THE importance of naval shipbuilding to the Scottish economy has been highlighted in new research that shows the industry supports almost 10,000 jobs and £267 million in wages.
About 6,000 shipyard workers at BAE Systems yards Upper Clyde receive a total of £162 million in wages a year, with almost 4,000 jobs and £105m in wages supported by the Rosyth dockyard in Fife, the study by the GMB union found. The findings also stress the need for the UK Government to deliver the type-26 frigate programme, said the union.
GMB Scotland secretary Gary Smith said: “This report was commissioned following the delays to the type-26 programme and because of the long-term frustrations felt by our members across the sector after years of being used as a political football.
“One job on the Upper Clyde alone supports an additional 1.18 jobs across Scotland. So for the future of Scottish shipbuilding and our long-term economic prosperity it is imperative that the UK Government makes good on the promised frigate programme.
“Furthermore, and with a second independence referendum a real possibility, the Scottish Government needs to demonstrate to our members how they would plan to sustain their jobs, wages, pensions, skills and local communities without MoD investment. “This report is a reality check and shows that the fragile Scottish economy cannot do without the thousands of jobs and hundreds of millions of pounds in wages supported by navy shipbuilding contracts.”
The figures were released just three months after a former Labour defence minister said that workers on the River Clyde will not be cutting steel on navy frigates in 2016 because the Ministry of Defence has run out of cash. Lord West of Spithead, a former head of the navy, also accused Conservative ministers of being “economical” with the truth and said they had delayed building at least eighttype-26 warships as there was “not enough money”.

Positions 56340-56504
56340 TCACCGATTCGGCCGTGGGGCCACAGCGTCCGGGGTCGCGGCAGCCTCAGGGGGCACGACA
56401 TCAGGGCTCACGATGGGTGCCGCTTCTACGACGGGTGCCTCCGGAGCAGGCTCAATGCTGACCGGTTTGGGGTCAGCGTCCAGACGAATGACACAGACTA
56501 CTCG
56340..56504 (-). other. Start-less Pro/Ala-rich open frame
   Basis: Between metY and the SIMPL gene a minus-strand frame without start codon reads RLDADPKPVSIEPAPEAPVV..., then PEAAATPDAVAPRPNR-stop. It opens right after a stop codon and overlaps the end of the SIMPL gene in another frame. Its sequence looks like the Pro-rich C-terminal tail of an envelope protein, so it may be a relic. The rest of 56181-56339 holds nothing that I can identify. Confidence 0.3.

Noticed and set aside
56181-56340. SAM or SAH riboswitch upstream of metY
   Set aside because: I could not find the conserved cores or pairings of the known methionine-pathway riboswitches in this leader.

First Minister Nicola Sturgeon has said that Clyde shipyard workers would be victims of a betrayal if delays in Royal Navy orders lead to redundancies. The UK Government has insisted that the ships will still be constructed at BAE Systems’ facilities on the Clyde. But ministers have refused to confirm when
.Speaking in June, Lord West said: “There is almost no extra money available this year and we are really strapped next year.
“The Government are not coming clean about that. We have run out of money effectively. Therefore they have pushed this programme to the right.”
Duncan McPhee, Unite manual convener at Scotstoun, told the Defence Committee in June that further delays to the type-26 programme could be a “catastrophic” blow for jobs.
HMS Forth, a new offshore patrol vessel built at Scotstoun for the navy, entered the water for the first time almost three weeks ago, is one of three warships being built on the Clyde as part of a £348m contract.
Source : Scotland Herald